> older data that was in its space before, no commercial data recovery
    > company offers this service. (The german computer magazin c't
    > tried to get data recoverd that was overwritten once some time
    > ago. All data-recovery outfits they contacted said they could
    > not do this.) It might be impossible to actually do this, e.g.
    > because the overwritten signal is too close to the noise-level.
    > It used to be possible with older HDD technology, that did not
    > use the magnetic coating to its limits. It is likely possible with
    > floppy disks.
    >
    > Arno
    > --
    > For email address: lastname AT tik DOT ee DOT ethz DOT ch
    > GnuPG: ID:1E25338F FP:0C30 5782 9D93 F785 E79C 0296 797F 6B50 1E25 338F
    > "The more corrupt the state, the more numerous the laws" - Tacitus
    >
    >
  9. Archived from groups: comp.sys.ibm.pc.hardware.storage (More info?)

    I think all those scares about overwritten data recovery are just old wives
    tales to support "data erasure" software sales, repeated many times by such
    illiterate paranoid folks as Dvorak of PC mag.

    It's quite a wonder that the _latest_ written data can be read at all, given
    the current (and even not that current) recording density.

    As the data is overwritten once with any disk-fill software, like a drive
    write test, it becomes pretty much noise added to the latest signal, and as
    noise, cannot be reliably separated from the signal to become another
    decodable signal.

    "Arno Wagner" <me@privacy.net> wrote in message
    news:c5514a$2olufm$2@ID-2964.news.uni-berlin.de...
    > Previously zero <zeroREMOVEnews2@hotmail.com> wrote:
    > > A) If drive A is copied to drive B just be normal ide cables and drag
    drop
    > > so nothing clever - will the forensic left over magnetic signals be lost
    ?
    >
    > > I am thinking that the clever software that would normally be used in
    these
    > > cases would
    > > be able to record the exact values read of the disc surface before they
    are
    > > approximated
    > > to either 1 or 0 and from that be able to work out what was there
    previously
    >
    > > so . . .
    >
    > > if you drag & drop the exact values are lost and its either 1 or 0 and
    end
    > > of story ?
    >
    > Yes. If you copy data from one drive to the other, you add a new
    > layer of data to the target drive on top of what was there
    > before. Any 'older data layers' on the source drive stay there and
    > are not copied.
    >
    > Still, while it may be possible to remove data in layers and recover
    > older data that was in its space before, no commercial data recovery
    > company offers this service. (The german computer magazin c't
    > tried to get data recoverd that was overwritten once some time
    > ago. All data-recovery outfits they contacted said they could
    > not do this.) It might be impossible to actually do this, e.g.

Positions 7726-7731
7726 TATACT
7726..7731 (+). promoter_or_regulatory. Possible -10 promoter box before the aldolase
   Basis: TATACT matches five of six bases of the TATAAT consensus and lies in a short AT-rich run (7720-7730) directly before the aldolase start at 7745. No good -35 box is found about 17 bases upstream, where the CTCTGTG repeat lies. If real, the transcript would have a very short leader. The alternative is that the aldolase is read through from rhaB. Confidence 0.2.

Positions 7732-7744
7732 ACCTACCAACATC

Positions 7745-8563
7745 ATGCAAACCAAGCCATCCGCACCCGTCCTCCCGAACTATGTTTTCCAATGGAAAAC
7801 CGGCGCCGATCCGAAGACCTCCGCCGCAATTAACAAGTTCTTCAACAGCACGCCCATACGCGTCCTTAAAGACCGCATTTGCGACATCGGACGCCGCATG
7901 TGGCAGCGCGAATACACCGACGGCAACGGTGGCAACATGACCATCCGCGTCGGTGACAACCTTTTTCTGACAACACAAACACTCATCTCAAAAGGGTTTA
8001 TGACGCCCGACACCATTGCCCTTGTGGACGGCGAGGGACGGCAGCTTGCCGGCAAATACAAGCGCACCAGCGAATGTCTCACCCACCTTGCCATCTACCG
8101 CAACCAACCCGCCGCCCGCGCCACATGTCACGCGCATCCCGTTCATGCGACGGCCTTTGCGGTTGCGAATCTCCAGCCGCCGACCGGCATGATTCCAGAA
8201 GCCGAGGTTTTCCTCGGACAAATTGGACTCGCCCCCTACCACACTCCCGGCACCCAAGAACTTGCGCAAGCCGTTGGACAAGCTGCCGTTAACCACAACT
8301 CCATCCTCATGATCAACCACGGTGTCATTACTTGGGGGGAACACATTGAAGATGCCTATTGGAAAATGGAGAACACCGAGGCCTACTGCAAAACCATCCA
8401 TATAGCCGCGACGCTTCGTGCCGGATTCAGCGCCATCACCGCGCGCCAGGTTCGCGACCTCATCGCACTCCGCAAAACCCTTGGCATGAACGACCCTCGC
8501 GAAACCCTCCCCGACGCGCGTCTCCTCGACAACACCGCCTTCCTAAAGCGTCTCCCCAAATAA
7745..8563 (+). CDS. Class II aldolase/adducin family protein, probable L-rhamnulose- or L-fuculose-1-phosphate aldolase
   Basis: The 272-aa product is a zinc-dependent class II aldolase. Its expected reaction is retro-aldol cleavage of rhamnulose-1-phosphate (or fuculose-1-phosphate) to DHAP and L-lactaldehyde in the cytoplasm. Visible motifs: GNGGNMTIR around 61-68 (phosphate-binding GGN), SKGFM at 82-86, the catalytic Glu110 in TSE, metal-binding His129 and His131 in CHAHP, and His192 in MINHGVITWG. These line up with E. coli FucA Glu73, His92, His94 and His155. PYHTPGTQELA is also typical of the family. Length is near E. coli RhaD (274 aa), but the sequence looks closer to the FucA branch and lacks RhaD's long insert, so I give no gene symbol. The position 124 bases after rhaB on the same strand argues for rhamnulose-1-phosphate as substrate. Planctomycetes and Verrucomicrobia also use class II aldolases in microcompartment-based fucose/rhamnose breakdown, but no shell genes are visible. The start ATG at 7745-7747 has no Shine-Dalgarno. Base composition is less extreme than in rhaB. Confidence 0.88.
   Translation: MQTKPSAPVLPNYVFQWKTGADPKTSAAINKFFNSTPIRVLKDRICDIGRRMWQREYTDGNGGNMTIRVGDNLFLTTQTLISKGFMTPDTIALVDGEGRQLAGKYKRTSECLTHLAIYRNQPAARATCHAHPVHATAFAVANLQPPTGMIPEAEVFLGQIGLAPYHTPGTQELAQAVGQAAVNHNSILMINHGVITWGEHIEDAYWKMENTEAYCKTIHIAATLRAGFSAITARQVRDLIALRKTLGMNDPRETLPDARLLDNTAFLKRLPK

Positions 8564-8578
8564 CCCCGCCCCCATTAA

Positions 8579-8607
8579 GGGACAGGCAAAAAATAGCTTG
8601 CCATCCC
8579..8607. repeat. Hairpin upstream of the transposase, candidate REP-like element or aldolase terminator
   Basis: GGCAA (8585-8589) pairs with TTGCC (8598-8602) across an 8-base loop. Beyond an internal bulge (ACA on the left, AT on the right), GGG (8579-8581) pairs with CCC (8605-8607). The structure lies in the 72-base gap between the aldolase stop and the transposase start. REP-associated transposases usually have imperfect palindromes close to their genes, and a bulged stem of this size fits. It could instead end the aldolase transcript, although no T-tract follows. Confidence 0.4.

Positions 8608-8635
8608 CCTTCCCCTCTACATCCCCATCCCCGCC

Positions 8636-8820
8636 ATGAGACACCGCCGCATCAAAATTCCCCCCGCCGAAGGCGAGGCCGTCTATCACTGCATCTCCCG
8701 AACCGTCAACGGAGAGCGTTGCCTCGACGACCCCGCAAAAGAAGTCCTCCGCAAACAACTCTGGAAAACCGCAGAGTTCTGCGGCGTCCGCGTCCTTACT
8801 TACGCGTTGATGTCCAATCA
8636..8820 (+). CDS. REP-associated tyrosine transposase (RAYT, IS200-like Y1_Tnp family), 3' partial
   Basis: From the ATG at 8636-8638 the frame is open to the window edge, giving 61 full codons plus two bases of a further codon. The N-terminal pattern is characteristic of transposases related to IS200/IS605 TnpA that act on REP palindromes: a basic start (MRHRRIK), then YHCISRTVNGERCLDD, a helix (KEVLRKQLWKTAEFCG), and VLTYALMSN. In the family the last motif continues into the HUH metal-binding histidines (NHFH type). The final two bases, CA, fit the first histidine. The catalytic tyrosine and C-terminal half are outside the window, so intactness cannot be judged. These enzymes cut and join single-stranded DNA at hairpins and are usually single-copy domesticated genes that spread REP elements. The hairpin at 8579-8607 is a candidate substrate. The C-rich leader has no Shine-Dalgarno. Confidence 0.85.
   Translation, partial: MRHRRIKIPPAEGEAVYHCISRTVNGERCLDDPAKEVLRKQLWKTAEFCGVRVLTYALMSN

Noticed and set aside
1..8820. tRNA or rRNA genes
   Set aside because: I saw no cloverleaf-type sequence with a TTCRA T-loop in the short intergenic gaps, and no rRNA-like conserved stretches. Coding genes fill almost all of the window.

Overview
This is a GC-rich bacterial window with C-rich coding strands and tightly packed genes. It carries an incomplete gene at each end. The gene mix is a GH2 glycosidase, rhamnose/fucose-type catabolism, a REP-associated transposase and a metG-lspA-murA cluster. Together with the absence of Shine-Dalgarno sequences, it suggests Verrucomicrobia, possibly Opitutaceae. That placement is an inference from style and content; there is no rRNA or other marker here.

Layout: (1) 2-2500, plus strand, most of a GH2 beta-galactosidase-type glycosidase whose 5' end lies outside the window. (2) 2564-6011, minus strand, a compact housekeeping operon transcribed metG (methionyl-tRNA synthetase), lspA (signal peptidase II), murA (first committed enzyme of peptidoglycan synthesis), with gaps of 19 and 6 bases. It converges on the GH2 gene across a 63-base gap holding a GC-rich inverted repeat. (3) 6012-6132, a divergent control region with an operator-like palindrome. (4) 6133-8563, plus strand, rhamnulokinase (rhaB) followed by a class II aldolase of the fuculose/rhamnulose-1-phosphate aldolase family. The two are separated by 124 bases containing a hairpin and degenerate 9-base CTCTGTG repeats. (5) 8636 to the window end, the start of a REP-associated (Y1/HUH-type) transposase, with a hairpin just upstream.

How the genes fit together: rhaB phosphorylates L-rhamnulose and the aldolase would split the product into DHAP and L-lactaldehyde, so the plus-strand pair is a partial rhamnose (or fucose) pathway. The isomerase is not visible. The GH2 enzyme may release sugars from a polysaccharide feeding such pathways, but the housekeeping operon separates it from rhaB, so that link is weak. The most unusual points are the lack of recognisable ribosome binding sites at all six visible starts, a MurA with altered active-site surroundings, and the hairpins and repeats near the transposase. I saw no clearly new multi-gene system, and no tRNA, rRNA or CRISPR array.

> because the overwritten signal is too close to the noise-level.
    > It used to be possible with older HDD technology, that did not
    > use the magnetic coating to its limits. It is likely possible with
    > floppy disks.
    >
    > Arno
    > --
    > For email address: lastname AT tik DOT ee DOT ethz DOT ch
    > GnuPG: ID:1E25338F FP:0C30 5782 9D93 F785 E79C 0296 797F 6B50 1E25 338F
    > "The more corrupt the state, the more numerous the laws" - Tacitus
    >
    >
  10. Archived from groups: comp.sys.ibm.pc.hardware.storage (More info?)

    Previously zero <zeroREMOVEnews2@hotmail.com> wrote:

    > thanks

    > again , looking at my noddy example

    > if drive B was brand new so no old signals etc. - it would only contain
    > the current values form the data copied over from A

    > whereas A of course would have those left over magnetic signatures
    > that could possibly giveaway past data values

    Correct.

    Arno
    --
    For email address: lastname AT tik DOT ee DOT ethz DOT ch
    GnuPG: ID:1E25338F FP:0C30 5782 9D93 F785 E79C 0296 797F 6B50 1E25 338F
    "The more corrupt the state, the more numerous the laws" - Tacitus
  11. Archived from groups: comp.sys.ibm.pc.hardware.storage (More info?)

    Previously Alexander Grigoriev <alegr@earthlink.net> wrote:
    > I think all those scares about overwritten data recovery are just old wives
    > tales to support "data erasure" software sales, repeated many times by such
    > illiterate paranoid folks as Dvorak of PC mag.

    > It's quite a wonder that the _latest_ written data can be read at all, given
    > the current (and even not that current) recording density.

    > As the data is overwritten once with any disk-fill software, like a drive
    > write test, it becomes pretty much noise added to the latest signal, and as
    > noise, cannot be reliably separated from the signal to become another
    > decodable signal.

    For current HDDs, I think you are perfectly correct. For older HDDs
    (several years), floppy disks, some tape variants, recovery of
    overwritten data may be possible, since they use only part of
    the available area (differences in positioning od different writes)
    and part of the available "channel" (s/n ratio, Shannon).

    However there is a second angle to this: Most people do not know how
    to overwrite files/partitions/disks. They can only drag objects to
    the "trash" folder and don't understand what this does. In addition
    there is the problem of swap files/partitions. Carefully engineered